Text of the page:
Cox leads Grant Park Orchestra in lighter works by Beethoven, Haydn

Thu Jul 19, 2018 at 11:53 am

By Michael Cameron

Roderick Cox conducted the Grant Park Orchestra Wednesday night at the Pritzker Pavilion. Photo: Norman Timonera

The Grant Park Orchestra experience often includes generous doses of the unexpected. Management is refreshingly willing to explore lesser known corners of the repertoire, and patrons have come to expect every possible variation in Chicago’s famously volatile weather.

But Wednesday night’s concert in the Pritzker Pavilion under guest conductor Roderick Cox was an anomaly in most respects, with perfect temperatures under cloudless skies and a program of familiar, often witty music capably rendered.

Beethoven’s “Eroica” symphony (No. 3) may have changed history as much as any work in the canon. But his Symphony No. 2 in D major has more than its share of charms and novelties, if in a smaller package. The Second is filled with humor and unexpected twists, only a few of which were convincingly underlined in Cox’s reading.

The slow introduction to the first movement flowed amiably, emphasizing its gracious lyrical content if underplaying the equally essential sense of foreboding. While Beethoven’s sudden dynamic shifts were too often telegraphed in the Allegro proper, the conductor’s clear, incisive beat kept the virtuosic string passages in impressive unanimity.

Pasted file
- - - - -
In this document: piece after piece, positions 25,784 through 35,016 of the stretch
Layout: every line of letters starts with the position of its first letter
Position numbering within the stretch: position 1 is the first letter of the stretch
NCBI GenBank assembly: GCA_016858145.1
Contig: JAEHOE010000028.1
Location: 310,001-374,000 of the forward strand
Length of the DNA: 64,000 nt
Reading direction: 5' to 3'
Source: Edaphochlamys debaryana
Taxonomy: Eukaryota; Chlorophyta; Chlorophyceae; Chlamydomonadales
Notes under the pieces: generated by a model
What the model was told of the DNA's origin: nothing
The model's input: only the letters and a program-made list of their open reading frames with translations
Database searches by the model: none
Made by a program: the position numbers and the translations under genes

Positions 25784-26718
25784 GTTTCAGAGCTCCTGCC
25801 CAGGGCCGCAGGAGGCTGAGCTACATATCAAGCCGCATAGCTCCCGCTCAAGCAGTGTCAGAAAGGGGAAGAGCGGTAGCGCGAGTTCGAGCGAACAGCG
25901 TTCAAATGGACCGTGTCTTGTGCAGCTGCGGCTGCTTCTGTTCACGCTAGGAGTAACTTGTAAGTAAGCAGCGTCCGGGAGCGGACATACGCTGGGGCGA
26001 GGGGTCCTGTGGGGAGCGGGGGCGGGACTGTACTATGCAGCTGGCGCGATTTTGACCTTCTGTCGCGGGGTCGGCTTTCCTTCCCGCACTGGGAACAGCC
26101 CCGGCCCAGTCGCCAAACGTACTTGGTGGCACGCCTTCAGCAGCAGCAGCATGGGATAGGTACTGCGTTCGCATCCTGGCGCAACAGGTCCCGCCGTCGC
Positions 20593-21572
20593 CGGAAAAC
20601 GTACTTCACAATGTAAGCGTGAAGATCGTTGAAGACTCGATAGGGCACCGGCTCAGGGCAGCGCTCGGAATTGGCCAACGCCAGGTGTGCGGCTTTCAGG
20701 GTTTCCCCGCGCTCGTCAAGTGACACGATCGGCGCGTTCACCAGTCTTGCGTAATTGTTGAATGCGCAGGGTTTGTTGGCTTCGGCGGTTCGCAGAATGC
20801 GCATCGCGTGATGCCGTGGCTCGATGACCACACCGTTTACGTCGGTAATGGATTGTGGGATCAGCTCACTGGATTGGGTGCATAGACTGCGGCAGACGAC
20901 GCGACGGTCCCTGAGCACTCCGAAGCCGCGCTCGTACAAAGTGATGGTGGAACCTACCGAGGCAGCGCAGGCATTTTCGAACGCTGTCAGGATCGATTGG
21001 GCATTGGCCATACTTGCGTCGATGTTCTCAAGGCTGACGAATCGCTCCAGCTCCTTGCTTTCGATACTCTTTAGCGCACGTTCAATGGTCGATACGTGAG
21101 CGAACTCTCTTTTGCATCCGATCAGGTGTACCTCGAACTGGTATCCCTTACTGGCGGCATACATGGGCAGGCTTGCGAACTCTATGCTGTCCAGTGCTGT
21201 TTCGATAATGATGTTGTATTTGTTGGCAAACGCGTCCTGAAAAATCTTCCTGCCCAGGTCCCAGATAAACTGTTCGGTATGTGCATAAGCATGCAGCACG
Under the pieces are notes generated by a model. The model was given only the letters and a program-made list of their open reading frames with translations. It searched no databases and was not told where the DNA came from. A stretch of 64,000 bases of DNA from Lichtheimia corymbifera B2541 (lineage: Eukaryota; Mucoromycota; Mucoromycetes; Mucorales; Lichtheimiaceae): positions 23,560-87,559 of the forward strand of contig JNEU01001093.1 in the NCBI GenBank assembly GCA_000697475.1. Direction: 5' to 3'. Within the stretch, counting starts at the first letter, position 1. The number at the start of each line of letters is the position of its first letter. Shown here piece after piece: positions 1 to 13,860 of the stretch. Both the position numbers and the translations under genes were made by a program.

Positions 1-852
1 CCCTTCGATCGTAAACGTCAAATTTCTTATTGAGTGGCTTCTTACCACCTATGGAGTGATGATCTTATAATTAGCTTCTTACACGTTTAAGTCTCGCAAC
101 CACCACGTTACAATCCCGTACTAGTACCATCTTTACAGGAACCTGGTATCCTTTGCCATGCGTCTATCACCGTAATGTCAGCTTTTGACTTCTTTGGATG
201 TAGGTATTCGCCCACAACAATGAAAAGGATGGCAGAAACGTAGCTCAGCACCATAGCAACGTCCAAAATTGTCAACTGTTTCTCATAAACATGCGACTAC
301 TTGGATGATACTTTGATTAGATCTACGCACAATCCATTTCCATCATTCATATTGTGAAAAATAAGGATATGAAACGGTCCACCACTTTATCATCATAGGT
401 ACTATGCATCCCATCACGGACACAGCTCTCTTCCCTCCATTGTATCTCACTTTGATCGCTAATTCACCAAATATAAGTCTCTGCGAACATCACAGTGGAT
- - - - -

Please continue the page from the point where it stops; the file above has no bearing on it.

The shapely clarinet solos of Robert Walker were a highlight of the second movement, even as the pacing overall seemed hurried and rigid. After an oddly dour scherzo, the finale sprang to life, paced briskly and the music’s sharp elbows given unabashed life.

No composer employed wit as knowingly as Haydn, and his Sinfonia Concertante bristled with winks and nods under Cox and a stalwart quartet of soloists culled from the ranks of the orchestra. Save a few brief intonation lapses in the upper register from cellist Walter Haman, the foursome embraced Haydn’s virtuosic tests with precision and good-natured aplomb.

Concertmaster Jeremy Black was the charismatic leader, imbuing each passage in the opening Allegro with stylish verve and unassuming technical mastery. Harman and oboist Nathan Mills contributed artfully molded lyrical passages in the slow movement, and bassoonist Eric Hall’s fleet outbursts competed amusingly with Black’s gallant recitatives in the finale.

Cox seemed more at home in the grand gestures and long lines of Wagner’s Overture and Venusberg Music from Tannhäuser than in the evening’s 19th century works. There was an appealing sweep in the pacing and a well-judged flexible approach to tempo. Balances were nicely gauged, and GPO’s stalwart low brass contributed heroic choruses.

There were times when middle-range gestures seemed muddy, but this was probably more an artifact of amplification than any miscalculation from the musicians. David Gordon’s gutsy trumpet exclamations were exhilarating, and the horn section distinguished itself in the scenes of Wagner’s “unholy ecstasy.”

Markus Stenz conducts the Grant Park Orchestra 6:30 p.m. Friday and 7:30 p.m. Saturday. The program includes Detlev Glanert’s Frenesia, Schumann’s Symphony No. 1 (“Spring”) and Barber’s Violin Concerto with soloist Paul Huang.

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